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A few suggestions for Bob Contiguglia as he takes over USSF.

By Jerry Langdon
Gannett News Service

(Tuesday, September 1, 1998) -- The election of Bob Contiguglia as president of the United States Soccer Federation is to be welcomed.

He has had a distinguished career in a variety of positions within the federation, and is a forward-looking thinker. This is a key time for U.S. Soccer, recipient of a major infusion of Nike money designed to make the United States a major player in the World Cup by 2010.

Here are some obvious, and not-so-obvious, subjects that need to be addressed:

* Bring Bruce Arena on board as coach of the national team and also get him, at least initially, strongly involved in Project 2010 development, for which the infrastructure needs to be formed. The contract should be for four years. Why would he leave Major League Soccer champion D.C. United for anything less?

* Contiguglia needs to develop his own identity and move away from the cult of personality that developed the past eight years. Alan Rothenberg, his brilliant predecessor, made an enormous contribution to the sport, and his continued input is welcomed. But the new president needs to establish that he is no puppet and develop a wider group of advisers.

* Follow through on the report delivered U.S. Soccer by two-time world under-20 champion coach Carlos Queiroz (Portugal), which calls for establishment of a full-scale technical coaching department, a network of 99 coaches at the national, regional and state levels, upgrading coaching education and formation of an under-19 national professional league. We don't see much in the report that knowledgeable people haven't talked about for years, but the credentials he carries may make a difference. The problem has been money (now available), philosophy and action.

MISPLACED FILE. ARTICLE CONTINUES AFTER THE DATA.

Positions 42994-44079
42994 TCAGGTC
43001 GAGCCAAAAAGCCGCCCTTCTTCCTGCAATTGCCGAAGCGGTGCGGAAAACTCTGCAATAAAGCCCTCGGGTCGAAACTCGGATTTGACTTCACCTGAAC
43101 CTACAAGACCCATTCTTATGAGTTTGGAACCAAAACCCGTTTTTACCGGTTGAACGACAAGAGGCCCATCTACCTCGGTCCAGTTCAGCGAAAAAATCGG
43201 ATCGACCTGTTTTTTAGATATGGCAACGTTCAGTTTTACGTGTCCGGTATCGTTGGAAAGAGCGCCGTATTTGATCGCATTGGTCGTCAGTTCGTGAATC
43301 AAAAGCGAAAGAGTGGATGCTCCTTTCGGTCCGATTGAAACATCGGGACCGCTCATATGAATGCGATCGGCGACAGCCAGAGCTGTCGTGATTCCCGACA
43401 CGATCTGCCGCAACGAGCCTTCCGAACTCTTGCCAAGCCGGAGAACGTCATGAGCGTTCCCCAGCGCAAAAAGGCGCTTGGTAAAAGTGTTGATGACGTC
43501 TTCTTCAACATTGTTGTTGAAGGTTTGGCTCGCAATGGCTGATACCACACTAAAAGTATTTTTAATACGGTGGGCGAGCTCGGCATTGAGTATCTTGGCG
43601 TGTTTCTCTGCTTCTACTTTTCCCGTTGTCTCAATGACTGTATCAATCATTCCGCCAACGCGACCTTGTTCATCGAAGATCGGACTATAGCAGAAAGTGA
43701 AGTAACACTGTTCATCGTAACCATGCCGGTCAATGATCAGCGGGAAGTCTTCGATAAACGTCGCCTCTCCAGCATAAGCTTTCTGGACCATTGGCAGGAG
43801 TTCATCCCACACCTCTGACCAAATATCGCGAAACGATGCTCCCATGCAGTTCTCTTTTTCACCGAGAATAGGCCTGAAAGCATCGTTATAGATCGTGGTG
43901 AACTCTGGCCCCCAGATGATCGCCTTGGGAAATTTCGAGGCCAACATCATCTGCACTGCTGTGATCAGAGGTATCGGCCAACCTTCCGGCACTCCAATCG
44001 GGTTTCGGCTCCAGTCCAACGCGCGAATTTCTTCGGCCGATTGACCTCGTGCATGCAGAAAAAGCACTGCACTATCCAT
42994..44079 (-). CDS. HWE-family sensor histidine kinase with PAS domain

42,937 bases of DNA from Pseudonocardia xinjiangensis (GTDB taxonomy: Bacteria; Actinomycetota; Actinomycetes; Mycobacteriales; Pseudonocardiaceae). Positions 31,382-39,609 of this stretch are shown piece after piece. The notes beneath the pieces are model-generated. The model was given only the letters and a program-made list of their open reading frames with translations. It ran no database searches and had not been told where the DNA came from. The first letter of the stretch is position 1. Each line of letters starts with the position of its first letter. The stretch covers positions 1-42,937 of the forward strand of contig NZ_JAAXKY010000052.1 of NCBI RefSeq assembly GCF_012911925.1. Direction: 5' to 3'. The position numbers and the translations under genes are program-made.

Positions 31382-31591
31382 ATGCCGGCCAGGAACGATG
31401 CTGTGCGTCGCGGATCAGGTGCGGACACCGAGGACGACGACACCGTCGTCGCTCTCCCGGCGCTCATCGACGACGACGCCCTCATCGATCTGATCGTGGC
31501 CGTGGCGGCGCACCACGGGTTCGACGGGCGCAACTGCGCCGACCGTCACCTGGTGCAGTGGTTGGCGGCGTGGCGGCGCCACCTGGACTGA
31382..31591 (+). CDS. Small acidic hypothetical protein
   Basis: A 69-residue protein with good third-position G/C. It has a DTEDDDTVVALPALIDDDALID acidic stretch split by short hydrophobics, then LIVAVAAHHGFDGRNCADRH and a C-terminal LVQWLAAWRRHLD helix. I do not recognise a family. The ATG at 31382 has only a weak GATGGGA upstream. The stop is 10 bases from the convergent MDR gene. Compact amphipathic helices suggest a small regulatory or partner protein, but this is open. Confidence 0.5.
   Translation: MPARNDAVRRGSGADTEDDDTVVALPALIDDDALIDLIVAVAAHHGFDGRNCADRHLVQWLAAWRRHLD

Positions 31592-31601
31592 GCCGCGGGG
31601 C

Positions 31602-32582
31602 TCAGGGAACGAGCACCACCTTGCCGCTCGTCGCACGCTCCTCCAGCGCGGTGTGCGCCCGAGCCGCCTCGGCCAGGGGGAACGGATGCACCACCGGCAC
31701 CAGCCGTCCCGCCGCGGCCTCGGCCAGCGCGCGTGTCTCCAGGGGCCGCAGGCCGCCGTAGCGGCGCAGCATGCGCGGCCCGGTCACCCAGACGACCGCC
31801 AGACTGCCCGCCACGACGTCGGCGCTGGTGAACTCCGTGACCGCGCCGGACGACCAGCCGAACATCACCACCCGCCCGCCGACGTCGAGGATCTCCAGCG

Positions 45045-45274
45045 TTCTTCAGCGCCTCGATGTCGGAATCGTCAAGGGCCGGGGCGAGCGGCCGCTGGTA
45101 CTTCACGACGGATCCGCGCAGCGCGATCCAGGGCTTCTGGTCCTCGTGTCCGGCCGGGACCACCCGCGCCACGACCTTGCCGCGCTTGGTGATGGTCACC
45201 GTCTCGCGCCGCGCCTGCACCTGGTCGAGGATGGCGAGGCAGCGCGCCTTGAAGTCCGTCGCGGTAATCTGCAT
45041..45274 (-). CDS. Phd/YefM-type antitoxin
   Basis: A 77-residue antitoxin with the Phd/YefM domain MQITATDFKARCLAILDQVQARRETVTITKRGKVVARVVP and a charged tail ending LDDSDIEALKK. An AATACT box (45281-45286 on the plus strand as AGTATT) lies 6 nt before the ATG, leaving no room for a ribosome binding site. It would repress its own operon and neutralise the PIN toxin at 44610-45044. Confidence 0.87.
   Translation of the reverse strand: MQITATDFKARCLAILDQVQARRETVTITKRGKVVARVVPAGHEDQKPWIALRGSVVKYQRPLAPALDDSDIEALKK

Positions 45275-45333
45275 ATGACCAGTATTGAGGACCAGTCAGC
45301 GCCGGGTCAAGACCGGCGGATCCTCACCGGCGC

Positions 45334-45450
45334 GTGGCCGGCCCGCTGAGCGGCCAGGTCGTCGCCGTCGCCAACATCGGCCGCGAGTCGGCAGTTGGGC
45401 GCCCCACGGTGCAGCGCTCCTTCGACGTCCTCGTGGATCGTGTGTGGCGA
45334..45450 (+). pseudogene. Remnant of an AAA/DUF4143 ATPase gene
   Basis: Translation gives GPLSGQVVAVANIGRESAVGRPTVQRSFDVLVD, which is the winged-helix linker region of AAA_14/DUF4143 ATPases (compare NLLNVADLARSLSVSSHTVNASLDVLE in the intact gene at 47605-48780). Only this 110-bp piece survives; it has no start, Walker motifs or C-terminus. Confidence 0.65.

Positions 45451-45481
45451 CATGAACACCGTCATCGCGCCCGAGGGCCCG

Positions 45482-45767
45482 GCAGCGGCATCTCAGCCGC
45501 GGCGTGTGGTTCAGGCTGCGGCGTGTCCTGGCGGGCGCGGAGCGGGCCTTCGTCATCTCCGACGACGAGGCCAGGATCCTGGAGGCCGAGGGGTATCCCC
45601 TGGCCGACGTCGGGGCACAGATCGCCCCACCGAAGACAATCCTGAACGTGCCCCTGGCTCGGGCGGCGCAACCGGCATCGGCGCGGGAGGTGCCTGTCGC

* Work on development of reserve teams for Major League Soccer, which eventually should provide a jumping-off point for teenagers wishing to go directly to the pros. "While soccer in the United States may not be ready to take this giant step in near term, it is incumbent on U.S. Soccer to help the professional clubs so that -- as soon as possible -- the pro clubs will be ready to fill this role," Queiroz said.

Develop a full-scale National "B" team as well as an "A" team with a heavy international schedule.

* Participate in the Copa America Tournament next year even though it occurs during Major League Soccer. Keeping the United States out is an abrogation of U.S. Soccer responsibilities to develop the national team in tough competition, and a high-pressure tournament is a far better venue than scattered international friendlies.

* Push hard for a women's professional league in 2000, not 2001. The 2000 Olympics in Australia don't start until September 15. This has been delayed far too long.

* Lobby the NCAA to ease restrictions imposed on soccer, allowing for players to participate with clubs during the school year and for more "practice" games in the spring. College soccer can still be a viable development option for players wishing to play professional soccer.

* Do something concrete about trying to get inner city and Hispanic children more interested in U.S. soccer.

* Teach the Total Soccer concept at all levels, which means attacking midfielders and forwards must play defense, and that defenders have comfort possessing and moving the ball.

* Lobby world soccer governing body FIFA to establish world championships for under-20 girls and under-17 girls, which would stimulate development of the sport.

* Lobby strongly for the 2010 World Cup, though 2014 may be a more reasonable expectation.

* Resolve the problems with indoor soccer, namely the National Professional Soccer League, which has refused for the past year to pay dues because, it says, it received little or no services. Indoor soccer is popular in many areas of the country but long has felt neglected by U.S. Soccer.

Jerry Langdon is sports editor of Gannett News Service and can be e-mailed at jlangdon@gns.gannett.com.

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